Page 1 of 2 12 LastLast
Results 1 to 15 of 19
  1. #1
    Join Date
    Nov 2004
    Posts
    1,427
    Provided Answers: 4

    Unanswered: systypes gone nuts

    Hi,

    I have created this simple table
    Code:
    create table asset(
    	id	integer		not null,
    	name	nvarchar(50)	not null,
    	constraint pk_asset primary key (id)
    );
    When I query the system tables about this "asset" table with
    Code:
    SELECT	b.name,  c.name as TypeName, 
    	b.length,  b.isnullable, 
    	b.collation, b.xprec, 
    	b.xscale
    FROM sysobjects a 
    	inner join syscolumns b on 
    		a.id = b.id 
    	inner join systypes c on 
    		b.xtype = c.xtype and c.name <> 'sysname' 
    WHERE a.id = object_id(N'[dbo].[asset]') 
    	and OBJECTPROPERTY(a.id, N'IsUserTable') = 1 
    ORDER BY b.colId
    I get this result:
    Code:
    name	TypeName	length	isnullable	collation	xprec	xscale
    id	int	4	0	NULL	10	0
    name	nvarchar	100	0	SQL_Latin1_General_CP1_CI_AS	0	0
    name	AccountNumber	100	0	SQL_Latin1_General_CP1_CI_AS	0	0
    name	Name	100	0	SQL_Latin1_General_CP1_CI_AS	0	0
    name	OrderNumber	100	0	SQL_Latin1_General_CP1_CI_AS	0	0
    name	Phone	100	0	SQL_Latin1_General_CP1_CI_AS	0	0
    Showing rogue TypeNames AccountNumber, Name, OrderNumber and Phone. When I ran this script on my other tables, those 4 TypeNames appear in ALL of them.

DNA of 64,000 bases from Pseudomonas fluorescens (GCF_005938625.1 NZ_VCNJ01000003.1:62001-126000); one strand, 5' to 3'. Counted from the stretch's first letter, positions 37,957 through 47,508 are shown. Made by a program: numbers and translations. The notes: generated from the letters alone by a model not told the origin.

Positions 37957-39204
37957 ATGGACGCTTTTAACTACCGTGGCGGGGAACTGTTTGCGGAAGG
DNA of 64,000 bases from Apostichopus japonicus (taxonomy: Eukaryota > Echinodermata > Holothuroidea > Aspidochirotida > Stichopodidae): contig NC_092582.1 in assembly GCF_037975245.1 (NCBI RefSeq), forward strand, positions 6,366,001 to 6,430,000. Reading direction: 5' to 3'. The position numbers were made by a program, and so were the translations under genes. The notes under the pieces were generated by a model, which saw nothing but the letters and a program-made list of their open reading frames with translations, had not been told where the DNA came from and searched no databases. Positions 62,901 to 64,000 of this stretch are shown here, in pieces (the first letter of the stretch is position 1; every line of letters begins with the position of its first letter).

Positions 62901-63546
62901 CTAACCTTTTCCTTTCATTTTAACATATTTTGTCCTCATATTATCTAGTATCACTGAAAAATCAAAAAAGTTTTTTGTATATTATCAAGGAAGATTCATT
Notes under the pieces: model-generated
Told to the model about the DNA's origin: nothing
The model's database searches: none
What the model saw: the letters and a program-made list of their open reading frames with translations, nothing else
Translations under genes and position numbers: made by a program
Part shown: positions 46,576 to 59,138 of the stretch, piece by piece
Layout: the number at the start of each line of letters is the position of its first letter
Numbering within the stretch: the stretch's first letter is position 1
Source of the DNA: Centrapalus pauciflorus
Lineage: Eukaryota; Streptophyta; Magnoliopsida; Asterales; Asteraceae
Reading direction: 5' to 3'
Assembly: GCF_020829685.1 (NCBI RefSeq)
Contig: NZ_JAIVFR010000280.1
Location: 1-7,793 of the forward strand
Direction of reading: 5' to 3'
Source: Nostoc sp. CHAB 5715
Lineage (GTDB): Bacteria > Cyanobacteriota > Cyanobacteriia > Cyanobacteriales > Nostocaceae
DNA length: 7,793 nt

They look like column names from other tables. They appear in dbo.systypes. I think they must be user defined data types or something like that. But why do they appear in the resultset of my query? How can I get rid of them?

    The database I'm using is the sample database AdventureWorks that came with SQL Server 2005
    With kind regards . . . . . SQL Server 2000/2005/2012
    Wim

    Grabel's Law: 2 is not equal to 3 -- not even for very large values of 2.
    Pat Phelan's Law: 2 very definitely CAN equal 3 -- in at least two programming languages

  2. #2
    Join Date
    Feb 2009
    Posts
    2
    Hi, Those are the Windows Collation Designators

    You can read about them here
    Windows Collation Designators

    Make sure you select the sql server collations

    hope this helps

  3. #3
    Join Date
    Dec 2008
    Posts
    135
    try like this
    select *
    from

    (SELECT b.name, c.name as TypeName, b.length, b.isnullable, b.collation, b.xprec, b.xscale,

    ROW_NUMBER() OVER (PARTITION BY b.name ORDER BY b.colid) AS ran

    FROM

    sysobjects a

    INNER JOIN

    syscolumns b ON a.id = b.id

    INNER JOIN

    systypes c ON b.xtype = c.xtype AND c.name <> 'sysname'

    WHERE a.id = object_id(N'dbo.asset')

    and OBJECTPROPERTY(a.id, N'IsUserTable') = 1

    ) as a where a.ran = 1

  4. #4
    Join Date
    Dec 2008
    Posts
    135
    try this just change the xusertype
    SELECT b.name, c.name as TypeName,
    b.length, b.isnullable,
    b.collation, b.xprec,
    b.xscale
    FROM sysobjects a
    inner join syscolumns b on
    a.id = b.id
    inner join systypes c on
    b.xtype = c.xusertype and c.name <> 'sysname'
    WHERE a.id = object_id(N'[dbo].[access]')
    and OBJECTPROPERTY(a.id, N'IsUserTable') = 1
    ORDER BY b.colId

  5. #5
    Join Date
    Nov 2004
    Posts
    1,427
    Provided Answers: 4